18 July 2006

RFID tags as virus carriers -- a bit of RFID FUD.

A recent paper has caused another round privacy and security fears of RFID.

From FreeMarketNews.com :

Tuesday, July 18, 2006 - FreeMarketNews.com

Another new front in computer viruses is on the horizon, all wrapped up in the efforts at "inventory control" at your local retailers. According to a BBC News story, the latest batch of malicious hackers might target Radio Frequency ID tags to attack
computer systems.
Expert security researchers have now successfully infected an RFID tag with a computer virus, thus demonstrating how vulnerable this technology might be to such hackers. They urged tag manufacturers to introduce safeguards to guard against RFID-borne bugs. Andrew Tanenbaum, one of the researchers in the computer science department at Amsterdam's Free University that did the work, reportedly said their efforts were "intended as a wake-up call. We ask the RFID industry to design systems that are secure."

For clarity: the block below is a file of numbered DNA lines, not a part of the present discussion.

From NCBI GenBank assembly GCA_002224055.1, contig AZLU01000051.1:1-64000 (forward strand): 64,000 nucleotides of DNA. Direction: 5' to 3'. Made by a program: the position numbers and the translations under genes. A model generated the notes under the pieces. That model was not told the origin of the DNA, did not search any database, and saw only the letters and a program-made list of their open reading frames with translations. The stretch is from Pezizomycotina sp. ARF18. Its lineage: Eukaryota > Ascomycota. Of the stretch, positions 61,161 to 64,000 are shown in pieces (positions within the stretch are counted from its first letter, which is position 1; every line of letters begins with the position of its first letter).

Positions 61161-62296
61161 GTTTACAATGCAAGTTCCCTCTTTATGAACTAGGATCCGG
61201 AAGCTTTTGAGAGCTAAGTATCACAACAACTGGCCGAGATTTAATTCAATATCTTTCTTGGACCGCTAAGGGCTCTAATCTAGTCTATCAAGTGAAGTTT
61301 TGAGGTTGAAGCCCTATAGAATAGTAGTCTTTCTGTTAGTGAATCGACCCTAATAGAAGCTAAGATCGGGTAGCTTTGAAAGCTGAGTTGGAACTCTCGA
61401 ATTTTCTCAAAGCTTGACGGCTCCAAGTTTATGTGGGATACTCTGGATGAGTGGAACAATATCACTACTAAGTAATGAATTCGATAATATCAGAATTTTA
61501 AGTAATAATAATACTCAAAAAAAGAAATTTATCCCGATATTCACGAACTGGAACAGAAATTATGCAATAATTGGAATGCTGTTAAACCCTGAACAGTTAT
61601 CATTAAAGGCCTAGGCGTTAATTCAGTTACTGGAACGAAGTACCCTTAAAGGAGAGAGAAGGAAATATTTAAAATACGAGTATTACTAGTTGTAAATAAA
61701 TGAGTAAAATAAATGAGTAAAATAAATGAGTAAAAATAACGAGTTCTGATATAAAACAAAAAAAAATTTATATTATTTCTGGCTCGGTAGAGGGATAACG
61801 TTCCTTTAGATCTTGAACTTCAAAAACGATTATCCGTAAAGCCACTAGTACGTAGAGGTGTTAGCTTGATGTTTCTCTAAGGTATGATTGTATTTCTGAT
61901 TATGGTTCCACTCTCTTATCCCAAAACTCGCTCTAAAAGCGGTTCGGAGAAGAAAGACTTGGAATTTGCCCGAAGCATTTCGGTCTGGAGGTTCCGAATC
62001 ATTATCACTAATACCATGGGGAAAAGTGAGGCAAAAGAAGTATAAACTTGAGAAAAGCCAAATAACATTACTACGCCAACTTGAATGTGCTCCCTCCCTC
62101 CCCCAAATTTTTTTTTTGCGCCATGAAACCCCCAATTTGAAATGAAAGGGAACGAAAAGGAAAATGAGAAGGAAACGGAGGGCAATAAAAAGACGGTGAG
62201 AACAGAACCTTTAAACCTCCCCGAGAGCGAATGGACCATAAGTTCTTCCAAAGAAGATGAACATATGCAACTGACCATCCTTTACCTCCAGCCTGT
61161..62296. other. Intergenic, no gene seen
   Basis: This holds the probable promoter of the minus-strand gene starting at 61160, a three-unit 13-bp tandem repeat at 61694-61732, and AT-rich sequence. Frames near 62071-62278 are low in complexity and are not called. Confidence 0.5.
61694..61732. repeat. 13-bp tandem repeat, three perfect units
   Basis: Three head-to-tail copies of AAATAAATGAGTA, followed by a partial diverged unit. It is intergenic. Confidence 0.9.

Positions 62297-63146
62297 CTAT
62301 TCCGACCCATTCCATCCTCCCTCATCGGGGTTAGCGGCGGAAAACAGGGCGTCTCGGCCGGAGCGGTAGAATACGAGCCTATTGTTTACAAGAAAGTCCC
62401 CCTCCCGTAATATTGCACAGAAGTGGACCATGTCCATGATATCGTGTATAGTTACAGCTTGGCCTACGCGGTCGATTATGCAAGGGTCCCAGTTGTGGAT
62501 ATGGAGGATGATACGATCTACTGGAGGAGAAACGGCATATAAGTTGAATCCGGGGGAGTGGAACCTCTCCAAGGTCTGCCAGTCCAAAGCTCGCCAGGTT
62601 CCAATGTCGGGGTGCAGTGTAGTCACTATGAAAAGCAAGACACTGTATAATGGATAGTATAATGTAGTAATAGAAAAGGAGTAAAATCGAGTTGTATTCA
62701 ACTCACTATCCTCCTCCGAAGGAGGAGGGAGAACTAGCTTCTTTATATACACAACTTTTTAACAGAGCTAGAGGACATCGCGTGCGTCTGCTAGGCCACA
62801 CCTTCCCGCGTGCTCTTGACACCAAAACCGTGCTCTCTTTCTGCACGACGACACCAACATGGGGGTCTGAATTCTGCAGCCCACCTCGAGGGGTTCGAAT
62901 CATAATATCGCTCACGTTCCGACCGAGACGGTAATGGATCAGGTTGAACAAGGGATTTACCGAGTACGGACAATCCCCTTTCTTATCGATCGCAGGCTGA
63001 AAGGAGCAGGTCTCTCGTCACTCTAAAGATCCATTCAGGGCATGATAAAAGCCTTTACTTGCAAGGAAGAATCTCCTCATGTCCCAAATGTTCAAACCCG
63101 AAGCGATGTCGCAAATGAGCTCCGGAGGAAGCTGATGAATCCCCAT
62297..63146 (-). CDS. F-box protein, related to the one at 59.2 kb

When this story first made the rounds a few weeks ago, I googled around and found the referenced research paper.

It appears that the "virus" exploits a particular application software that interfaces to a particular RFID reader.

The "virus" is SQL database commands embedded in the user data space of an HF RFID transponder. The user data is to contain a data field such as a persons name. For example: instead of "Damon Corbin" the tag contains "Damon Corbin'; UPDATE ContainerContents SET..." or something like that, confusing the application causing unintended or malicious behavior.

The problem isn't with RFID, but with poorly written application code that fails to adequately validate it's input.


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